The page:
At just 1 year old, she is 5 feet 1 inch tall and weighs 15 pounds. She can hold 36 gallons of water for up to 4 1/2 hours. She has a detachable head but remains faceless. Her name is Marie, and no, this is not her online profile.
For the past year, LSU Biological and Agricultural Engineering senior Meagan Moore of Baton Rouge has been working to 3D print the first actual-size “human body” for radiation therapy research. The Phantom Project, also known as Marie, will help test radiation exposure on a real-size human to figure out the best angle for dose distribution.
“Phantoms have been used in medical and health physics for decades as surrogates for human tissue,” Moore said. “The issue is that most dosimetric models are currently made from a standard when people of all body types get cancer. No personalized full-body phantoms currently exist.”
While current phantoms cost $40,000, have no limbs, and don’t represent every body type, Marie represents an entire human body that is more realistic and only costs $500 to create. Using 3D scans of five real women that were procured from the Pennington Biomedical Research Center, Moore developed a lifelike female phantom made of bioplastic that can be filled with water to establish varying density similar to a patient.
“I specifically wanted to work with a woman because, in science, women typically aren’t studied because they’re considered complex due to a variety of reasons,” Moore said. “I want a person with the most complex geometry.”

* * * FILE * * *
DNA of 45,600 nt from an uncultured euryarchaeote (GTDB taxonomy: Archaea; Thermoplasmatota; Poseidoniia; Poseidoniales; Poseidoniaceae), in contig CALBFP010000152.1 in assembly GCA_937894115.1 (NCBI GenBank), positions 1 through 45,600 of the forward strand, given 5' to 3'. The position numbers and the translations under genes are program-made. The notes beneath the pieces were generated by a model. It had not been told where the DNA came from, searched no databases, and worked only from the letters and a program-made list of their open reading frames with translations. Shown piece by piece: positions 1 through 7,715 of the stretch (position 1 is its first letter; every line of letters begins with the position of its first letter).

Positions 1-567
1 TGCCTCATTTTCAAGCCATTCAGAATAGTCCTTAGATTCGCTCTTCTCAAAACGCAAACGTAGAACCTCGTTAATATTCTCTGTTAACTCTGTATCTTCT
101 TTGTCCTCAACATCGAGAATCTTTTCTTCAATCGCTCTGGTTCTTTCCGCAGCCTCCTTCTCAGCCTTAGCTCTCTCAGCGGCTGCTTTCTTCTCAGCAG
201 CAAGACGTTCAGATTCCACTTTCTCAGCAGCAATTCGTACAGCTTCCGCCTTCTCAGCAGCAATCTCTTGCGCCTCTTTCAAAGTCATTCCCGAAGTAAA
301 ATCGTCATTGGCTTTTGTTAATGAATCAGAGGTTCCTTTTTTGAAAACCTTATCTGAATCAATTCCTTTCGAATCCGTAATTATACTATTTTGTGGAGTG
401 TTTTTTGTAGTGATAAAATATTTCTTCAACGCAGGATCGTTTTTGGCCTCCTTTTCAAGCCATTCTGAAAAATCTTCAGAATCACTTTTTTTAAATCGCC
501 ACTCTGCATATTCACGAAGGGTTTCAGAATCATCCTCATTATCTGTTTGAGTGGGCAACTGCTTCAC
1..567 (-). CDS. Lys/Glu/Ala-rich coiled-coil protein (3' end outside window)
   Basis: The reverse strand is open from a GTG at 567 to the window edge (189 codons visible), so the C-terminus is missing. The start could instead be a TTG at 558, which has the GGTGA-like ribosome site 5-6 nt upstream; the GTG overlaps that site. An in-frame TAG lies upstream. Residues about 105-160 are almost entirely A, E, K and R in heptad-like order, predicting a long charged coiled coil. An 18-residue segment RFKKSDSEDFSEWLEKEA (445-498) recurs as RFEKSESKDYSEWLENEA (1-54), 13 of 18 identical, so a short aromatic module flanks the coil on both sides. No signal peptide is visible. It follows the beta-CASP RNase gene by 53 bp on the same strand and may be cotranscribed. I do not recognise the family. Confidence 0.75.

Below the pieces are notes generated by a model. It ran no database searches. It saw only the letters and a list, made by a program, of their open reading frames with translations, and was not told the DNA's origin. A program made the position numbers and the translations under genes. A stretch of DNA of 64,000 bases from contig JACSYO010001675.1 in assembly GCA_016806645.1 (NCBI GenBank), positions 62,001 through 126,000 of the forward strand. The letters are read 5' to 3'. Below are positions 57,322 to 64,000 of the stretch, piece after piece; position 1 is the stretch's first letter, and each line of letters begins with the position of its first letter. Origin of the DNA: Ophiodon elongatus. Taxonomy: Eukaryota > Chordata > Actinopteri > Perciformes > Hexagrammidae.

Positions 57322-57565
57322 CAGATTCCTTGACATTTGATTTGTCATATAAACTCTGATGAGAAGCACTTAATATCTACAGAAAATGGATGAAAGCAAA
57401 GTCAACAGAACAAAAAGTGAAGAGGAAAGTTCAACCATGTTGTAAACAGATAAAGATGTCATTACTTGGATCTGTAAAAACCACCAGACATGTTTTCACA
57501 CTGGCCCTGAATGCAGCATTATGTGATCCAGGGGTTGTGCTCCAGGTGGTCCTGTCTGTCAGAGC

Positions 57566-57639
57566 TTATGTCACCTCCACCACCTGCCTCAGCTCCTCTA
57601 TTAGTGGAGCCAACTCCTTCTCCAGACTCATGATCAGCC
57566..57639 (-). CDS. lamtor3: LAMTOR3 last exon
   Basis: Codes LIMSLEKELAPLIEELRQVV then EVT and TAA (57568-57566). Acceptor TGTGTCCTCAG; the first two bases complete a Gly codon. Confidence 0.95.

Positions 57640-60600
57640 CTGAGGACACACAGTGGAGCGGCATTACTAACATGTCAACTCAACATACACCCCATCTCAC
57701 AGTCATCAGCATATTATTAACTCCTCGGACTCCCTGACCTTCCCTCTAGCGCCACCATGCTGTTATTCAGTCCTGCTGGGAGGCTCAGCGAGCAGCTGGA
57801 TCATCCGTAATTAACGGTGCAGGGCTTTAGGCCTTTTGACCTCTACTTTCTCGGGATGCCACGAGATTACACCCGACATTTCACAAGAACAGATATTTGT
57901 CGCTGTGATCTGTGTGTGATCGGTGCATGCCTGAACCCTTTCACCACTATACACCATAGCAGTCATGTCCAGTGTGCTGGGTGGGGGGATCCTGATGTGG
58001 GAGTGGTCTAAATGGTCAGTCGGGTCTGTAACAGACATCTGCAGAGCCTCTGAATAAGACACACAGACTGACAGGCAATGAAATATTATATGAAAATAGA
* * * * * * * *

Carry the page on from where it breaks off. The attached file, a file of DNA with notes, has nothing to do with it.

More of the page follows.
It took 136 hours to print Marie in four sections on the BigRep printer in LSU’s Atkinson Hall. To connect the sections, Moore used a combination of sautering, welding, and sandblasting. She even used a hammer and chisel at times to take off chunks of plastic without damaging Marie. The main trouble was figuring out where to put the pipe for dose measurements. It ended up going down the midline from her head to her pelvic floor.
In order to test the phantom on multi-million-dollar equipment, multiple water tests first had to be conducted. During each test, 36 gallons of water were poured into Marie to see if she could hold that weight for 4 1/2 hours. Moore then improvised by using a PVC pipe to catch the “dribbles” that were coming out of some areas.
“This process always makes me nervous, but I know it won’t burst because it has roofing sealant covering it,” Moore said. “The way Marie is shaped also helps.”
Prior to the water testing, Marie was coated with liquid latex and purple roofing sealant for protection. Why purple sealant?
Moore said. “Turns out the color matches LSU and the University of Washington. She also wears her anti-skid LSU socks.”
This past October, Moore brought Marie to the University of Washington Medical Cyclotron Facility in Seattle, where researchers were interested in testing fast neutron therapy on her. This type of therapy—a specialized and powerful form of external beam radiation therapy—is often used to treat certain tumors that are radio-resistant, meaning they are extremely hard to kill using X-ray radiation therapy.
“UW and Oregon Health and Science University came onto the project very recently,” Moore said. “They built a coffin for Marie to get shipped in. I gave workers and handlers a thorough write-up on how to take care of her.”